It’s a rainy afternoon in early summer on Catoctin Mountain. The curvy road to ThorpeWood takes you to an elevation above 1500 feet. There are no city sounds up here, only the sound of the rain hitting the leaves and the trickling spring of Bussard Branch. A rainy day on the mountain is a pleasure. The air is cool and a light breeze wafting through the trees gives the appearance that the leaves are applauding. Bravo, rainy day. Bravo.
Mountain weather is not quite like the weather at lower elevations. As a matter of fact, it can be quite different. As you drive up the mountain from its base it may begin as a warm and sunny day but soon you are enveloped in a cool mist. No matter what the weather there is an ethereal beauty that can be found here, a thousand feet up. But there is more to this heavenly space. Nestled high on this mountain ridge is a gem few know about, the Hagen Arboretum at ThorpeWood.
Named after the previous owner, this Arboretum has been in the making for more than four decades. Originally owned by the Hagen family, this 40-acre garden paradise began with one tree, a Mimosa. It was a gift from Gordon Hagen to his mother and would be the first tree he had ever planted. He was 35 years old. Now over 45 years later, this impressive tree collection has caught the eye of many arborists and garden enthusiasts around the country.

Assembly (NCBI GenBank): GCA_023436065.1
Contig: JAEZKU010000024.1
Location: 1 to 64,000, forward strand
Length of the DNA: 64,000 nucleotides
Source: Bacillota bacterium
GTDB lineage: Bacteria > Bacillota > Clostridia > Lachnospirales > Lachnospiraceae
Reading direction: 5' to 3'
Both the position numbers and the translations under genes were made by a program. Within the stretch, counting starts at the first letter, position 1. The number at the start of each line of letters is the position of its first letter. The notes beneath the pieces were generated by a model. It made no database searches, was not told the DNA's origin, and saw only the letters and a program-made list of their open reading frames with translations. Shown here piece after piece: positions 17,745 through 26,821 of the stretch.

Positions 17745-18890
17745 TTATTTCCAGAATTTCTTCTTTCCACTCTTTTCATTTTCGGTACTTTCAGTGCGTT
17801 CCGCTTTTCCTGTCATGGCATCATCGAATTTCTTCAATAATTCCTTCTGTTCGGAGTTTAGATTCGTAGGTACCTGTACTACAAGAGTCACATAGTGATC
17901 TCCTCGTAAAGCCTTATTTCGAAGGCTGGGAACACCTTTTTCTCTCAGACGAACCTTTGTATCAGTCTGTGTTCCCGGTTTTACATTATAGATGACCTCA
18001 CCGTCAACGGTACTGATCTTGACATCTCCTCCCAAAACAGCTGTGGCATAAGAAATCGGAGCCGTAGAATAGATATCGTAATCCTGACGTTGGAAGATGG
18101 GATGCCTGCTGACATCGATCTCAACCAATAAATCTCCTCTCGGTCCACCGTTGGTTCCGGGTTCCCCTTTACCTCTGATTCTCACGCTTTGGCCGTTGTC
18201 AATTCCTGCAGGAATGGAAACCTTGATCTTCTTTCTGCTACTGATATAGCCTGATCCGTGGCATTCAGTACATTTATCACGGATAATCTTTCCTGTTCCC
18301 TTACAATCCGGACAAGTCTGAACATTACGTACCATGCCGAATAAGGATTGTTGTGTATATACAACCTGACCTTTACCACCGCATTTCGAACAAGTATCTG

As you walk through this vast collection of trees you might recognize quite a few magnolias. A favorite tree of Mr. Hagen, there are over 400 magnolia trees in the arboretum. The typical southern magnolia with its thick leathery leaves and large fragrant creamy white blossoms is represented as is a variety of Asian species that explode with pink blooms in early spring. He has collected over 20 species that range in traits of large leaves to tiny flowers and come in white, pink, red and yellow.
One of the most colorful areas of the arboretum and a popular place for wedding ceremonies is near the dawn redwoods. Entering this area from the lane you walk under a canopy of dogwoods, cypress, and firs. The path opens to a grassy pathway as you pass an impressive weeping beech. Flower gardens line the pathway with colorful blooms throughout the spring, summer, and fall. The path comes to an end at a ring of five dawn redwoods where many a bride and groom have started their lives together.
The rain has finally stopped and the trees seem a brighter shade of green. Water droplets resting on flower petals reflect a clearing sky. It’s a heavenly setting. Take a deep breath and let the cares of the world slip away.